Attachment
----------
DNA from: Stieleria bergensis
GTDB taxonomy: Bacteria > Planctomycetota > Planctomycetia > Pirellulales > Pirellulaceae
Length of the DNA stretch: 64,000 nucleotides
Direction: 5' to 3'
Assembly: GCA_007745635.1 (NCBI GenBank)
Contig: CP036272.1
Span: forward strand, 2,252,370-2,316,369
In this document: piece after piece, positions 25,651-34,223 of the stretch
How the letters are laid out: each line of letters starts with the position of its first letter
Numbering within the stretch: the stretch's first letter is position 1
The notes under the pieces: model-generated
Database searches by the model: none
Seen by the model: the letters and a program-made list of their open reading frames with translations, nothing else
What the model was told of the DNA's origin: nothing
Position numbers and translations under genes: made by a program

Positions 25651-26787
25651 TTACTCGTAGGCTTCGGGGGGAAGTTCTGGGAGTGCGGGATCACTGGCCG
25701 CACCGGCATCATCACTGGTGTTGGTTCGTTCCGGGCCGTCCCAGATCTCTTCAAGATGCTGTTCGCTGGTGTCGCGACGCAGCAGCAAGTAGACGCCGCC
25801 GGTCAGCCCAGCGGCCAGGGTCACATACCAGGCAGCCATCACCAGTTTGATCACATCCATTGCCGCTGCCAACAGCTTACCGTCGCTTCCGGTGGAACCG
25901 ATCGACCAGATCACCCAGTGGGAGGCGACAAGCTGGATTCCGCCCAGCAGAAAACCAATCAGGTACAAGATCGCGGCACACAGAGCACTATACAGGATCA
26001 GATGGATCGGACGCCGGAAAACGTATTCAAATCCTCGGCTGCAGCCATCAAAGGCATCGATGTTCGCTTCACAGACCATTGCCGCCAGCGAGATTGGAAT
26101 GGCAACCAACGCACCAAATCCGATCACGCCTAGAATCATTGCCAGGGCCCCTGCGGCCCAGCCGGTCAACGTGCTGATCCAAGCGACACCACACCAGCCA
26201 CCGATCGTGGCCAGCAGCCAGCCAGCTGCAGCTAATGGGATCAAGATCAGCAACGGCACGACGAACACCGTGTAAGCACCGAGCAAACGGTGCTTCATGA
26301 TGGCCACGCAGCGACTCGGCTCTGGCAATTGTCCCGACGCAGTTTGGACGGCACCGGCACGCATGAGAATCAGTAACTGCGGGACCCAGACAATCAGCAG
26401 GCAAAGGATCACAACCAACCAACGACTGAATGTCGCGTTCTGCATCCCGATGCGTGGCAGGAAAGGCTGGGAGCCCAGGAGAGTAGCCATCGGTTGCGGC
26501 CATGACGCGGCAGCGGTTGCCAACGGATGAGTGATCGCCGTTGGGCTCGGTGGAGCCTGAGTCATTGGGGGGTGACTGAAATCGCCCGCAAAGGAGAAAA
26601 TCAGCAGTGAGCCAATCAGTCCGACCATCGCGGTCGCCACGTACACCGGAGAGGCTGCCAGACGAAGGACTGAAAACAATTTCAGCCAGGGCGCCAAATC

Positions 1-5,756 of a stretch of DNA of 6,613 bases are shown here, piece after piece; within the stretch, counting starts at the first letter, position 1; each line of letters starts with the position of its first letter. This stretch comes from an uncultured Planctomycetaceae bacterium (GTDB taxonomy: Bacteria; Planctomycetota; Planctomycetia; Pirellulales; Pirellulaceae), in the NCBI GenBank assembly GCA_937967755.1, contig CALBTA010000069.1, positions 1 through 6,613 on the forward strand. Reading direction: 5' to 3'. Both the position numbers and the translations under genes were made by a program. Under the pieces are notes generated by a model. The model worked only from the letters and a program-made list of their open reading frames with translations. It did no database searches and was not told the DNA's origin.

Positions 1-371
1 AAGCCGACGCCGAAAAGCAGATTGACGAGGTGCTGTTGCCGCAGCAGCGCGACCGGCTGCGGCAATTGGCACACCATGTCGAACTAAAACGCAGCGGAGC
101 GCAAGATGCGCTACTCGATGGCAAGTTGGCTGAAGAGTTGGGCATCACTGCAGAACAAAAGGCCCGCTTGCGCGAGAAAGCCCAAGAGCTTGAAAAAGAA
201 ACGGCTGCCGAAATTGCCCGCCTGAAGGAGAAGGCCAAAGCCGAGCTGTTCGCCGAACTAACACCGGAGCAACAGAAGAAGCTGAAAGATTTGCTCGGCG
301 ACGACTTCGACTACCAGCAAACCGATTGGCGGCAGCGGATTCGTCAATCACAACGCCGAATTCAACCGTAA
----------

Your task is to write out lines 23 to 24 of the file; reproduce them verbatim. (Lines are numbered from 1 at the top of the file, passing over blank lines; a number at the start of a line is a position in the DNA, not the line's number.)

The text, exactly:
26201 CCGATCGTGGCCAGCAGCCAGCCAGCTGCAGCTAATGGGATCAAGATCAGCAACGGCACGACGAACACCGTGTAAGCACCGAGCAAACGGTGCTTCATGA
26301 TGGCCACGCAGCGACTCGGCTCTGGCAATTGTCCCGACGCAGTTTGGACGGCACCGGCACGCATGAGAATCAGTAACTGCGGGACCCAGACAATCAGCAG